Treachery comes in all forms and it’s most often quite a surprise. No matter how vigilant our heroes are, they come up against some very foreboding, sharp cunning from the villains—after all, they have to have a worthy opponent, right?

 

 

Speaking of worthy opponents, I’ll talk a little about my contemporary romantic suspense CAPTURE THE NIGHT—where the villain, Kieran McShane, runs his own rogue faction of the Irish Republican Army and plans to murder Great Britain’s Prime Minister while he’s on vacation in Dallas. Johnny Logan is an undercover Dallas cop, staying in the hotel as added protection for the prime minister; Alexa Bailey is treating herself to a one-year divorce anniversary vacation. When McShane takes over the entire hotel, it’s only a matter of time before he discovers them up on the roof in the maintenance housing—and collateral damage means nothing to him. With the hostages brought to the roof, McShane threatens to begin throwing them over one by one—unless his demands are met. Can Johnny and Alexa survive the whims of a madman, bent on political revenge?

 

One of my favorite recent stories is SABRINA, one of four novels that appears in the boxed set MAIL ORDER BRIDES FOR SALE: THE REMINGTON  SISTERS. Four sisters are at the mercy of their stepfather who plans to sell them to the highest bidder now that their mother is dead. But these girls have other plans. Can they manage to get away? Will they be able to keep themselves safe from Josiah Bloodworth no matter how far away they go? This is a very fun set of four full length novels, each sister’s story penned by a different author. Livia Washburn Reasoner—Lizzy; Jacquie Rogers—Belle; Celia Yeary—Lola; and Cheryl Pierson—Sabrina.  

Here’s an excerpt of Sabrina facing down the villain, her stepfather, in the dressmaker’s shop. Cam is listening to it all from the back, waiting for his chance to save her, his sister, and the proprietor of the shop. Here’s what happens:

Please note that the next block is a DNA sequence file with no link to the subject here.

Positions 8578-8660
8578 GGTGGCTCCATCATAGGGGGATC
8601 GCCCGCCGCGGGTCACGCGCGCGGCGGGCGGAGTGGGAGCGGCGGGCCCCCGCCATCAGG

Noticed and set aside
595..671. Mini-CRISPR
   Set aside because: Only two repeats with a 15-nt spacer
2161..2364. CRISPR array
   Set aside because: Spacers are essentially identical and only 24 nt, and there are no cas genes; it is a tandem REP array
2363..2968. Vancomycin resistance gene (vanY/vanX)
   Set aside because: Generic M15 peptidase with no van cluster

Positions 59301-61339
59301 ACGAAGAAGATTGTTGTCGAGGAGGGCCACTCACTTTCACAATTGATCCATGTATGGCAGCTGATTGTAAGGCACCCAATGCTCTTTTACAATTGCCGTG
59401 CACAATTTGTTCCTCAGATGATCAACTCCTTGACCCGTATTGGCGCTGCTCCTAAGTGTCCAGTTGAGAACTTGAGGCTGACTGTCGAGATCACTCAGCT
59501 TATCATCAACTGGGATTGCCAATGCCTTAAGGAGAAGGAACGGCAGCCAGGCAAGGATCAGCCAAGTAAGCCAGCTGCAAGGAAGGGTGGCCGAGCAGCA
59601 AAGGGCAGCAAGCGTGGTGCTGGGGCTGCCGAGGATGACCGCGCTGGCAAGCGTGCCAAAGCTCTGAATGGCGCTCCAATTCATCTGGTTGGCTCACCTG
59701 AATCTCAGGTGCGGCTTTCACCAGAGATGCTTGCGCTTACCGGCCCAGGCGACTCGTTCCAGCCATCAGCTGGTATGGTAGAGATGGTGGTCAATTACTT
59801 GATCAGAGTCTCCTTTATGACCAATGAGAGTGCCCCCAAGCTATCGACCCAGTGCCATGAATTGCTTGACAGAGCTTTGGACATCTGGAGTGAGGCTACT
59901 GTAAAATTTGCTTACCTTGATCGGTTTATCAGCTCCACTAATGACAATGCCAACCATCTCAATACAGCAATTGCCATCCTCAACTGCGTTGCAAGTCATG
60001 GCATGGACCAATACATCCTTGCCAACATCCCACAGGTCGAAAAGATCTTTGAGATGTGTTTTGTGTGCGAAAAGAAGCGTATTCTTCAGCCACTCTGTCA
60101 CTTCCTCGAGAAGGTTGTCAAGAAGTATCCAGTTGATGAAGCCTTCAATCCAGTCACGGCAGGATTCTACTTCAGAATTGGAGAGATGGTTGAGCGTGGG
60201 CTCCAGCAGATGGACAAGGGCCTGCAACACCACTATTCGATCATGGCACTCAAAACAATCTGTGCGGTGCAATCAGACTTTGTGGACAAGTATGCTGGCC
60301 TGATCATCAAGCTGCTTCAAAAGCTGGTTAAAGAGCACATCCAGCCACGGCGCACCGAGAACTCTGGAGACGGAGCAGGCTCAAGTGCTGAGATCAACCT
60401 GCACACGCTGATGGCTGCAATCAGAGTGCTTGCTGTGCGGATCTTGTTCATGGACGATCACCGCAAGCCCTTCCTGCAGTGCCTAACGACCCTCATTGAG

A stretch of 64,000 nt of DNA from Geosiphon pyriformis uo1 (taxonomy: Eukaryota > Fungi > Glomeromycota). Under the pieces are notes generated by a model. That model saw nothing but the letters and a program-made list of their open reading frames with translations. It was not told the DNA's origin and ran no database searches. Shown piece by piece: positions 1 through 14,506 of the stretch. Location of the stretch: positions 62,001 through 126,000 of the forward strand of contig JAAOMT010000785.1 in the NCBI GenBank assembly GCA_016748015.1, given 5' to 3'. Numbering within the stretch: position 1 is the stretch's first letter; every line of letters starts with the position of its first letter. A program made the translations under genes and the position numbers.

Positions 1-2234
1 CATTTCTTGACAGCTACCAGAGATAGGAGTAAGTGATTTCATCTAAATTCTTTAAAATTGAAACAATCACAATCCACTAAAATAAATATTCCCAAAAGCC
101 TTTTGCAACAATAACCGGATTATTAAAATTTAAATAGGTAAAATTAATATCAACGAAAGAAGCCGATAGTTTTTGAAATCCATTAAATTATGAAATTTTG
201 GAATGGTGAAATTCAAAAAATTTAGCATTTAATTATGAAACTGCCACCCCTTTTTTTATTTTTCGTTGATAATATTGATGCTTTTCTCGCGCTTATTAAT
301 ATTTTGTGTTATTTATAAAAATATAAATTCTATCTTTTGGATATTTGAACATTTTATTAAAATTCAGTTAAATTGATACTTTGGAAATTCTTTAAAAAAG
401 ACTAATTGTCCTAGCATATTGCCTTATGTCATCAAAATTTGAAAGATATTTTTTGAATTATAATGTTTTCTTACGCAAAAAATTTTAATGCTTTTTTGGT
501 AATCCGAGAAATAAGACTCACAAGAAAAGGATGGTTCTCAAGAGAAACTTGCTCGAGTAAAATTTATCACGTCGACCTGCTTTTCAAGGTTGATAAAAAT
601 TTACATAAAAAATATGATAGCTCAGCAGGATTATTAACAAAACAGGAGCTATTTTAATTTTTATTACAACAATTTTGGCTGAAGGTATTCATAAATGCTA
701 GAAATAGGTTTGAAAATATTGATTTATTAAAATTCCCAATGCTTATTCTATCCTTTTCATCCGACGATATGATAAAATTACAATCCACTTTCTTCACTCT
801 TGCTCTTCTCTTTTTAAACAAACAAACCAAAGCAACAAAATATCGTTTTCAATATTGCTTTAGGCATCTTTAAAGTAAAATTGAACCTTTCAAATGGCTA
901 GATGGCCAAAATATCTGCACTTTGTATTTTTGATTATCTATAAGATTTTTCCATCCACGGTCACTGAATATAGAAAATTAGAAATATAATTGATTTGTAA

“So you see, dear Sabrina, you have no true choice about what you do—and neither do your sisters.” Bloodworth spread his hands as he spoke. “You will, indeed, come home to Pennsylvania from this godforsaken place and do exactly as you are told. You will marry a man—a proper gentleman—of my choosing.” He took a step closer to her.

She faced him unflinchingly, her head held high. “I will no more return to Philadelphia with you than fly to the moon. You would do well to carry your pompous, maggot-ridden self away from here and get as far east as you can go posthaste—before my husband returns for us—and sends you straight to hell.” She spoke as regally as a queen to the lowliest dregs of society, without a trace of fear.

A thin smile touched Bloodworth’s lips, but the calm iciness in his pale eyes was what put Cam on alert. This man was determined, and he believed no one could stop him.

His muscle-bound cohort stood near the door, keeping watch so that Bloodworth didn’t need to worry about any distractions—from the two other women, or from any of the townspeople.

“My dear Sabrina, you are most definitely going to do exactly as I tell you. Or else.”

Else what? You’ll drag me back by my hair like the brute that you truly are?”

Bloodworth chuckled. “Well, well. Our little Sabrina has come into her own, hasn’t she?” He stroked his chin. “Actually, I don’t believe I shall have to drag you back. I think you most likely will do anything I say once I lay my hands on that half-breed husband of yours…even if I tell you to climb up on this counter and spread your legs like the whore you are…just like your mother was—”

The slap Sabrina gave Bloodworth echoed through the room, and brought a spot of blood to the corner of his mouth. Unruffled, he took out his handkerchief and dabbed at it.

“I’m going to kill your husband, Sabrina Rose. It will be a long…slow…and very, very painful death. And you will have only yourself to blame.”

 

So many wonderful reasons for becoming a villain! The motivations are just endless, aren’t they? It’s a fine line to walk, making them evil, yet sympathetic in some instances, and letting our readers see a glimpse of their humanity—if they have any left.

Do you have a favorite villain you’ve written or read? What about your favorite film villain?

PRAIRIE ROSE PUBLICATIONS WEBSITE:  http://prairierosepublications.com/

Cheryl’s Amazon Author Page: http://www.facebook.com/cheryl.pierson.92